Monday, November 12, 2012

TMRE 2012: Hurdles, Accomplishments, and a Great First Day

Today's post comes from TMRE Guest Blogger, Katie Clark. She is also known as @InsightsGal on Twitter and a client-side market researcher, project manager, and social media maven.

Hello from Boca! TMRE started off bright and early this morning with a day of Summit sessions across such tracks as Business to Business, Ad & Media Research, Global Research and Insights, and more.

Because of my role at Diversified Business Communications (as a B2B research manager) it made natural sense that I attend all of the sessions in the Business to Business track today. I certainly learned some new things, validated some assumptions and also commiserated with other B2B researchers as we have some special and unique issues and hurdles to deal with.

In our first session of the day, John Dahl, Global Customer Insights Department Manager for 3M highlighted those hurdles in a case study specific to B2B value proposition research: "Fewer, bigger customers, smaller sample sizes, hard to find respondents." Yep, definitely some hurdles we contend with.  IN addition, B2B researchers may be struggling to contend with and move beyond "a poor market research tradition [in B2B] (smaller budgets, greater skepticism)."

How to overcome some of these hurdles? Find a champion - this was a theme that ran throughout the B2B sessions.  Eddie Accomando of Anthroconsulting, and the Global Semiconductor Research Program Manager for Texas Instruments highlighted: "You need a champion. Your [researcher's] courage to fight for quality must be paired with someone who has influence in the organization." In addition to finding an executive champion for research, it's also important to BE the internal champion for the research.  As Courtney Hallendy, Strategic Research Manager for Toyota Financial Services said: "Being an internal champion for the research is critical, to create a research brand both internally and externally."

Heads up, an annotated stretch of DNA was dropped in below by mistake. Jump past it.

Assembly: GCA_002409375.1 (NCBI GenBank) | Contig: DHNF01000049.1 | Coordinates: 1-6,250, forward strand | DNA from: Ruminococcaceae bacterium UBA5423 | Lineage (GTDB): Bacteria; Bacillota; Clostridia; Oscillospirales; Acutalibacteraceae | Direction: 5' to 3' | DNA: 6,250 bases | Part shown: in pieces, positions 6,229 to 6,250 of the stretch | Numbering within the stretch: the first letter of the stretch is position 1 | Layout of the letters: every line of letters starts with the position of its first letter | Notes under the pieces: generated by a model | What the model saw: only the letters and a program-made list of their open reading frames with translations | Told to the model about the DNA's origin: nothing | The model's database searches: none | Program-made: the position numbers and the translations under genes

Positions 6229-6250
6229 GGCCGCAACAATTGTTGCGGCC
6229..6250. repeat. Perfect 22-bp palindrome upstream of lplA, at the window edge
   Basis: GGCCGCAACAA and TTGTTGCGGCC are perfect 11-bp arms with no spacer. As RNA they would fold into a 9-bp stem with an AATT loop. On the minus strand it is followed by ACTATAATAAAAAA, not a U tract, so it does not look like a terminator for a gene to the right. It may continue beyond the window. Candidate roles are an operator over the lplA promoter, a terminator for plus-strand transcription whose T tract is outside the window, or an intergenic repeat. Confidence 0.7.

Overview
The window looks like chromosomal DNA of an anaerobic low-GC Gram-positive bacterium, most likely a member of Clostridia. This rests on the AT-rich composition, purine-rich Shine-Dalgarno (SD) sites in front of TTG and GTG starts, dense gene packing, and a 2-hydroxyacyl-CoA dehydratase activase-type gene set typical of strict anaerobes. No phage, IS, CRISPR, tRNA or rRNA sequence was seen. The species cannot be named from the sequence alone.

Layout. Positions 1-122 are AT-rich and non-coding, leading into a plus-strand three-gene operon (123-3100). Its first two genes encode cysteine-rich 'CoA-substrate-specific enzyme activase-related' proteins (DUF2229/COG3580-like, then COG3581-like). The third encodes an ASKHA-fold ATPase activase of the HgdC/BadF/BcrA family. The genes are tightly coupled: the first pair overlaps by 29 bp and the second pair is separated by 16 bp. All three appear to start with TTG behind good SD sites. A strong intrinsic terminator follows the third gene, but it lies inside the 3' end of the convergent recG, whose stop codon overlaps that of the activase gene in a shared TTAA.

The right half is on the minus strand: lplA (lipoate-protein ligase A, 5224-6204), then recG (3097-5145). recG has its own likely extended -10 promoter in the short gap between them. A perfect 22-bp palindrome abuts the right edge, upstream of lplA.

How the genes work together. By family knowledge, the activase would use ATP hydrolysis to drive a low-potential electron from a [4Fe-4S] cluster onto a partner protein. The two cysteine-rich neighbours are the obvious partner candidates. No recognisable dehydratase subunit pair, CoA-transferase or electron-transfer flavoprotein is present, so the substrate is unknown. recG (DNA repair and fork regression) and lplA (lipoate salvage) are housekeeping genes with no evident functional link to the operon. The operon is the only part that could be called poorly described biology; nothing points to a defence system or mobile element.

It was refreshing today to hear that more B2B researchers are utilizing "newer" methodologies such as online communities and message boards.  Yes, B2C-ers, you've been using these for years, but B2B can sometimes lag behind in adoption.  Presentations in the B2B track today included online communities, message boards, customer panels, and more...and the case studies certainly highlighted some great successes:
  • -Using customer panels to conduct research, Texas Instruments is "saving 75% and producing better data."
  • -Based on a real need for the Voice of the Customer (in their case, dealership management and employees), Toyota created an online community that is providing great data and feedback already (it launched recently) and is providing much-needed nationwide data.
And what holds true for B2C holds true for B2B - if you have any sort of community or panel platform, remember to be transparent to the community as to who you are, and feed back to your community how the data is being used.  Those are key drivers for participation.

As we prepare for day two, I'll leave you with two final items:
  • -Kudos to Andrew Vranesic, Global Product Marketing Manager for GE Healthcare, who managed to work the word heteroskedasticity into his presentation. That is something you don't hear every day, or at just any conference!
  • -Some words of wisdom from Eddie Accomando, which are applicable to researchers in all industries: "Be responsible, but flexible. Do what you can, suffer what you must. Your provider is always going to want to stick to the rules, and your client is always going to want to bend the rules."

That's it for Day 1! Stay tuned for tomorrow's updates from TMRE in Boca Raton.

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More about Katie: Based in Portland, Maine, Katie manages the market research team at Diversified Business Communications. She has worked with companies large and small and in industries such as seafood, 3D laser imaging, software, fragrance, finance, and entertainment to help them move the business forward through actionable insights derived from market research. She is passionate about bringing the”Voice of the Customer” inside the organization. The opinions expressed here are her own and not those of her employer.



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